Former Tottenham defender Gary Stevens admitted that he was at a loss to understand why Gareth Bale took a late free-kick against Newcastle without having previously had a touch of the ball.
Tottenham were handed a golden opportunity to move into fourth place (at least temporarily) when they travelled to St James Park on Sunday after Chelsea had lost to West Brom on Saturday.
Jose Mourinho decided to keep faith in the same eleven that beat Aston Villa 2-0 ahead of the international break and the game seemed to be going to plan at half-time, with Spurs coming back from being 1-0 down to lead 2-1 as a result of a quick-fire Harry Kane brace.
However, the second half performance from the away side left a lot to be desired as they were happy to sit off Newcastle at times.
While Spurs had chances to win the game on the counter-attack, the Magpies also looked threatening every time they got the ball into attacking areas.
The home side eventually got their reward with five minutes left on the clock as Joe Willock thumped home the equaliser after Tottenham failed to clear a cross into the box.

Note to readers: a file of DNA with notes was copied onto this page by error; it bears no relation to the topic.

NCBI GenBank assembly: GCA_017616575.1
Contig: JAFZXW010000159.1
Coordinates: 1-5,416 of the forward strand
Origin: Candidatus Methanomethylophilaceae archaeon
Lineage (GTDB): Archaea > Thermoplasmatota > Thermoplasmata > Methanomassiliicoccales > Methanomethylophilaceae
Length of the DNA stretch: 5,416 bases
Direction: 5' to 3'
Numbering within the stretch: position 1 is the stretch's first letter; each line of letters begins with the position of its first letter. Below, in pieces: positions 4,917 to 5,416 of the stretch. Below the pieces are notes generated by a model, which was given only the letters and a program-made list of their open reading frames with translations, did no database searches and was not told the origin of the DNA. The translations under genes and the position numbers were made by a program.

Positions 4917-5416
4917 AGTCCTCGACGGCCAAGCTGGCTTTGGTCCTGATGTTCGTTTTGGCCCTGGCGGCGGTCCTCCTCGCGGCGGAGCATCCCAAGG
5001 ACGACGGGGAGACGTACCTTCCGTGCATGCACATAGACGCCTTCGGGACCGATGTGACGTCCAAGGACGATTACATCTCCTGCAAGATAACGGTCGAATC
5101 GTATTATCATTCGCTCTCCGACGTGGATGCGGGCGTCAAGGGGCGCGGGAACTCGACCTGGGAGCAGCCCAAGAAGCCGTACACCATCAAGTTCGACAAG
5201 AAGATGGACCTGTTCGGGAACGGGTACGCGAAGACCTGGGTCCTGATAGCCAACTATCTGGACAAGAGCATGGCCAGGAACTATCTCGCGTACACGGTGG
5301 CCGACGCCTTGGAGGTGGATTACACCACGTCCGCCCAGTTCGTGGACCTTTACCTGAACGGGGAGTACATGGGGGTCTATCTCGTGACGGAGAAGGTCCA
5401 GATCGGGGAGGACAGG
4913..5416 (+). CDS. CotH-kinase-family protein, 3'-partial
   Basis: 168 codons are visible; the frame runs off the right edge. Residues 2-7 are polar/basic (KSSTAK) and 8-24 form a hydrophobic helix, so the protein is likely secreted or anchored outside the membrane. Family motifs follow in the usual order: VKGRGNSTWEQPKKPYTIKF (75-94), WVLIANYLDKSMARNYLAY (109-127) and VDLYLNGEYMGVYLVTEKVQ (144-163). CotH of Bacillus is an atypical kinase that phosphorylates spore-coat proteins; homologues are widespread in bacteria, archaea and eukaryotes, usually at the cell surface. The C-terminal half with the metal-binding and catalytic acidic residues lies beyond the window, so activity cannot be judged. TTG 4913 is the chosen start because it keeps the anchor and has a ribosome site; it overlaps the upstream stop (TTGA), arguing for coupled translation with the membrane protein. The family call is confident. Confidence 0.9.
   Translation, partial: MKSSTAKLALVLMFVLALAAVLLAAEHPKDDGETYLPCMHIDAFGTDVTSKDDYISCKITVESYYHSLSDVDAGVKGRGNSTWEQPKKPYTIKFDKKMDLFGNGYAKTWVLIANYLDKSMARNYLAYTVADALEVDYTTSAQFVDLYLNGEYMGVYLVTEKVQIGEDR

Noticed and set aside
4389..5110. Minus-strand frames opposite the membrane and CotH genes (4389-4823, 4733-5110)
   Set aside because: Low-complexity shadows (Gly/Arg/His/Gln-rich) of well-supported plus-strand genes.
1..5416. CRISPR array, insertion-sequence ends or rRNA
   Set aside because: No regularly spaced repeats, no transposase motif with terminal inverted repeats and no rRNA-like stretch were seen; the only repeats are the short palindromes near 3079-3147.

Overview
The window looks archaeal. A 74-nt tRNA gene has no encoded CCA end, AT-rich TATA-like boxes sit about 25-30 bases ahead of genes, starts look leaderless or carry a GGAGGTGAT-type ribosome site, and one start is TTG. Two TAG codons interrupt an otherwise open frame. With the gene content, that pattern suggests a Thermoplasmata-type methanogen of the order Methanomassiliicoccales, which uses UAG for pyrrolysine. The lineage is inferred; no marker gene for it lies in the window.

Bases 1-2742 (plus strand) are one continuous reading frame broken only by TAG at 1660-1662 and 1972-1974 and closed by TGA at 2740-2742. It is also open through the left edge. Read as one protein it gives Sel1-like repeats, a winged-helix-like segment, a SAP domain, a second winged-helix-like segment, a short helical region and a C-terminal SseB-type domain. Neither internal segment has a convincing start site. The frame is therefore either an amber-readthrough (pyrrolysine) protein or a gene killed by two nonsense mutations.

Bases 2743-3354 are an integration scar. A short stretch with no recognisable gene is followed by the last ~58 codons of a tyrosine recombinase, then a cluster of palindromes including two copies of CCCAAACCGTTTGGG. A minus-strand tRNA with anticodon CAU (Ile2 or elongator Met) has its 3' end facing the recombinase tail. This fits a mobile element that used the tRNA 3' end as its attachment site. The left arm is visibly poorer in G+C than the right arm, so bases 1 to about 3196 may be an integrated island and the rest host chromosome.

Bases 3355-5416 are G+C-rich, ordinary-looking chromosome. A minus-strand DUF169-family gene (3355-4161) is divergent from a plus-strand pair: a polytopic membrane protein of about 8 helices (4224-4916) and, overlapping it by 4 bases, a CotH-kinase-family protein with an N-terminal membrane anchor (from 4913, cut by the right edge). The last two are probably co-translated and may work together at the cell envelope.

Spurs then threw bodies forward in search of an equaliser and when they got a free kick on a decent area, Mourinho decided to throw Bale on, with the Welshman blazing the free-kick high over the bar with his first touch of the ball.
Stevens was at a loss to explain why the 31-year-old took the set-piece.
Spurs free kick in shooting distance … @GarethBale11 just on as a sub and knocks it miles over the bar, his first touch of the ball. He might have kicked a ball at half time, if not it was in pre match warm up when he last did so … I don’t understand why he takes it ?????
— Gary Stevens (@GaryStevensUK) April 4, 2021
Spurs Web Opinion
Bale being handed that free-kick was the least of our problems on Sunday as the performance, particularly after we took the lead, once again showed up our mental and tactical frailties. Bale might have got the free-kick horribly wrong but the risk with the knuckle-ball technique he goes for is always that the ball can sail high and wide if the contact is not perfect. The Welshman is certainly capable of rifling the ball into the top corner from that position and so, the decision to hand him the freekick was the right one.
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